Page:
In what format do you store your chess data? This question has plagued me for years, so I finally decided to blurb it all out. There are at least popular 3 file formats I can think of - Chessbase (CB) binary format (cbh, cbv, etc), Chess Assistant (CA) binary format, and standard text pgn format (with the spec here). Most other chess databases, such as SCID, Jose, etc also have their own binary formats, but I am not as familiar with those. There have also been a few efforts to represent chess databases in some open XML format, but of all schemas proposed, none has really gained enough popularity. At least most chess games available on the net are still available only in either PGN, Chessbase, or CA formats.
So what tools are available for dealing with each format? Virtually every chess tool can read pgn. Chessbase does not handle Chess Assistant at all, Chess Assistant allows you to read Chessbase format, which is pretty impressive, given that no other non-chessbase tool does that. So what are the advantages pgn format versus say, chessbase?
1) it is free to in the sense that you don't need a proprietary software to view its contents (SCID would do the job), has an open spec, so 'anybody' can implement a parser. There are few parsers available in source code (I managed to find c++, C# and perl parsers, there are probably others). That being said, I suggest you do not write your own parser, because it is not a trivial task, but rather take an existing one (of course as long as license is not an issue).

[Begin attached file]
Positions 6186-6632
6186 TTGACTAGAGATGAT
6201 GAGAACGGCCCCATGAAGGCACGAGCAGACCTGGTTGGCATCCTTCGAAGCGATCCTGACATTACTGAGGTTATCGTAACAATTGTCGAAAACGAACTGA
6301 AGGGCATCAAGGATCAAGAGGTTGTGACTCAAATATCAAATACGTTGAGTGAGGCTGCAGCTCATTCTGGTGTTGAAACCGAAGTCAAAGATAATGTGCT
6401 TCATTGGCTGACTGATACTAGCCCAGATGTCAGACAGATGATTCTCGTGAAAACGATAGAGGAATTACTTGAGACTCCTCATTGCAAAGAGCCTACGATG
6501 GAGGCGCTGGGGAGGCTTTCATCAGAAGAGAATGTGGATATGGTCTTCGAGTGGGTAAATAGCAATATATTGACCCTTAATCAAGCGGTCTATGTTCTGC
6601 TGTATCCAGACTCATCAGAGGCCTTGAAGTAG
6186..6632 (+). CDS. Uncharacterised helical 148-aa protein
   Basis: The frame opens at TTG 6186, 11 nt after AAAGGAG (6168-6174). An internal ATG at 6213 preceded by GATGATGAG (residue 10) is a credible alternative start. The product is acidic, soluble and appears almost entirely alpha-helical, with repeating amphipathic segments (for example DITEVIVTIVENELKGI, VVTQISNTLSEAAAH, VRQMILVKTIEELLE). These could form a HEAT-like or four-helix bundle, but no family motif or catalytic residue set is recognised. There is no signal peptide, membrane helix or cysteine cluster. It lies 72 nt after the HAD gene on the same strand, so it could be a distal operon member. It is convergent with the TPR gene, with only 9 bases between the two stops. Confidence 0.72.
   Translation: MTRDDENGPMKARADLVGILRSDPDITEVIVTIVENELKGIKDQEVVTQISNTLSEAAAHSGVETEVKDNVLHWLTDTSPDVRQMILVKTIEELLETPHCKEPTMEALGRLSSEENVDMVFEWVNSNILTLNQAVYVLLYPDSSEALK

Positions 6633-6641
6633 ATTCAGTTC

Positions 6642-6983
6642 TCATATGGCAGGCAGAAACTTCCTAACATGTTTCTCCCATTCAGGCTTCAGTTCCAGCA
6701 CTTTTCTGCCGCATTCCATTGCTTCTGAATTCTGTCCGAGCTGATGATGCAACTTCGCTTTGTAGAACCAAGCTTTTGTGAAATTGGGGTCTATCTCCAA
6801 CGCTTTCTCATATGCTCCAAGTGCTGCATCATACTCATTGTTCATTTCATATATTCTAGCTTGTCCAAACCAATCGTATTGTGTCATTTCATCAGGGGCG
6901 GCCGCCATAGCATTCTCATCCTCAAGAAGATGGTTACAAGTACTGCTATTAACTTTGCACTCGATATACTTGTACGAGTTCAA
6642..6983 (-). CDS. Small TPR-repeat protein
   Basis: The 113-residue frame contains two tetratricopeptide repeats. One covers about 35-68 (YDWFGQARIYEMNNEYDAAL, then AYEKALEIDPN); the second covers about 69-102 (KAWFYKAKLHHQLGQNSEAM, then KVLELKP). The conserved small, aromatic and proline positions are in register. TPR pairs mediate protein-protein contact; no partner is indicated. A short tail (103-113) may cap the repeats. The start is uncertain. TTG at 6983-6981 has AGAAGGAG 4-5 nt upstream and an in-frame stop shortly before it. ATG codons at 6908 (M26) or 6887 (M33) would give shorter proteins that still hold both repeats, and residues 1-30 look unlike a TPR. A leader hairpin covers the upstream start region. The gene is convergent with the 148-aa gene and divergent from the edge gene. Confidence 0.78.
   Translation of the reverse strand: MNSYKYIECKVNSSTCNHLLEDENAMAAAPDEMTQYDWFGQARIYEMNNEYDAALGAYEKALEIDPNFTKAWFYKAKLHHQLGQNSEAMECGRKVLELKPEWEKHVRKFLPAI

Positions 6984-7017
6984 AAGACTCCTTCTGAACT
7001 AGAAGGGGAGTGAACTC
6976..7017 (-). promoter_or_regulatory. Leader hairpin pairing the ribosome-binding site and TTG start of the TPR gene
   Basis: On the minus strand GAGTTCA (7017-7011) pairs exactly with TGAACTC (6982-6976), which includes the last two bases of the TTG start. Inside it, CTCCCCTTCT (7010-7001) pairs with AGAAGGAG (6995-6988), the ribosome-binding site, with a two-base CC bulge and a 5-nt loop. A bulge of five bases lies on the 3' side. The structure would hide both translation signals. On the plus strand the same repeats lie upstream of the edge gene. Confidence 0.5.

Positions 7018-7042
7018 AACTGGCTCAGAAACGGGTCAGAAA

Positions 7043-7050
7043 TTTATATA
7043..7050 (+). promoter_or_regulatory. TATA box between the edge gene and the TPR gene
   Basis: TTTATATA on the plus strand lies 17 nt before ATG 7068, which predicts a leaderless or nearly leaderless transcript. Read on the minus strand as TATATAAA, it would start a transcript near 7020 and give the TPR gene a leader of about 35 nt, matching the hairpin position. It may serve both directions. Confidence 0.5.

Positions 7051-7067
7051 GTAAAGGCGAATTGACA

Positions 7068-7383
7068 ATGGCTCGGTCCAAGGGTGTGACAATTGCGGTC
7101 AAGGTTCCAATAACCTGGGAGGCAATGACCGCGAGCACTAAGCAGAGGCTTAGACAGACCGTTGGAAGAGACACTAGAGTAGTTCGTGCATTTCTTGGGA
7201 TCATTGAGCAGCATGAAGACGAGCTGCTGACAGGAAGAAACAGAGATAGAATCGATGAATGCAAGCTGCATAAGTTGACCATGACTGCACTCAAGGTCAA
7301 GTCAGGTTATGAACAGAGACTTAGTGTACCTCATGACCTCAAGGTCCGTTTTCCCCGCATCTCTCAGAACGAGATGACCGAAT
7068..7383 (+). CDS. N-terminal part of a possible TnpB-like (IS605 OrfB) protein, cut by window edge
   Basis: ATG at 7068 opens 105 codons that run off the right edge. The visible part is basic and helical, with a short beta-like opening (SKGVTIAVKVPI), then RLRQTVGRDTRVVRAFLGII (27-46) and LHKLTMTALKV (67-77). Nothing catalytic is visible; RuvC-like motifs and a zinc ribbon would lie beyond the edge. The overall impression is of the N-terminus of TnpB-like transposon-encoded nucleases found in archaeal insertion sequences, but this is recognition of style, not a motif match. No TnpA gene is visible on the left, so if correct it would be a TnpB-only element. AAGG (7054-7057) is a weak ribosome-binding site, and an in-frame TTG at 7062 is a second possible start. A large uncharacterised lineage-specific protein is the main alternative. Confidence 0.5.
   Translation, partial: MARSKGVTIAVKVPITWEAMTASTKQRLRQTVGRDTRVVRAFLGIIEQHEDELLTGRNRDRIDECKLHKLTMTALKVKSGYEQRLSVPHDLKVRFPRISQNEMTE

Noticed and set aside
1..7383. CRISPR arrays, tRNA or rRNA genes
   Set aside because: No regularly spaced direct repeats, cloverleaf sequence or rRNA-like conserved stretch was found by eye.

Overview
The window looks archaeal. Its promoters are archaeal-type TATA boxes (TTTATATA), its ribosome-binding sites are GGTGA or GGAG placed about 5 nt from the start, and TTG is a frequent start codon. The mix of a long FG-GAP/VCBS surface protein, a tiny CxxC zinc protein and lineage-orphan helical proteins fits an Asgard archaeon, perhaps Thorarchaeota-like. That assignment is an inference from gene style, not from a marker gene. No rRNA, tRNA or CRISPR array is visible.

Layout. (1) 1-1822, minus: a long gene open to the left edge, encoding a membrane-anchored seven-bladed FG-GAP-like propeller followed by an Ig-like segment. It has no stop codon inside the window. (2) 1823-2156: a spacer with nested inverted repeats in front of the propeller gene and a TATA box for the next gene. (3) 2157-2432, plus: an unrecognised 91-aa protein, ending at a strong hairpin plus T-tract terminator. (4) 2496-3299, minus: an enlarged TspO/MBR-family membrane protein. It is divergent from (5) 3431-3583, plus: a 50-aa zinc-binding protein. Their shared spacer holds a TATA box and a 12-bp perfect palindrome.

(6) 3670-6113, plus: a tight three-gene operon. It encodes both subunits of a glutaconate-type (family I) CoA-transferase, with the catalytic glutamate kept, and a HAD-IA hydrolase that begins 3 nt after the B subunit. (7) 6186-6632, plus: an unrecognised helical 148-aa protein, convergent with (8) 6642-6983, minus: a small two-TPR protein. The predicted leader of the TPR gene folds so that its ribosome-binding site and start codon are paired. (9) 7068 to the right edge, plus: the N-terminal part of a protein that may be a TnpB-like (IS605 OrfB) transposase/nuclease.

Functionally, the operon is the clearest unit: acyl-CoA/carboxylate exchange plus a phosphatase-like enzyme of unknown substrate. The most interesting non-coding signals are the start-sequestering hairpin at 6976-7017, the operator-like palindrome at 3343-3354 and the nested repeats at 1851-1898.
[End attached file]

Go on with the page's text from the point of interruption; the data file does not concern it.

2) since PGN is text-based - one can just load them in notepad, as long as the file size is not prohibitively large.
Pgn is also very readable - the moves are just in algebraic notation. If you store your personal games in PGN, you can version control them as well, and look at the differences between revisions. It is also trivial to merge multiple PGN files into one via a one line in DOS.
So if PGN has so many advantages, why use anything else for storing chess databases? Why create all these compatibility issues between multiple chess database vendors? Same reason as why XML is not used as a backend storage for storing data in SQL databases - performance.
Chessbase format provides more than performance improvements though:
1) In addition to performance, filesize is also smaller - chessbase splits up databases into multiple files, and that allows for some normalization of headers, etc.
2) Multimedia support - one can embed audio and video into games.
3) it can be a real database - in addition to raw moves, chessbase stores other metadata, such as opening and endgame keys, allows to tag positions with so called "medals" and so on.
I have been using Chessbase light for storing my games since around 1998, and just don't want to lose all the tagging that I've added to my games for many years. So currently I maintain keep old databases in Chessbase format, and whenever I create new smaller databases (say, for selected games by Kramnik in the Sveshnikov), because Chessbase light can still edit them, performance is not an issue, and I don't have to re-export all games into PGN for using Palview.
An unexamined life is not worth living.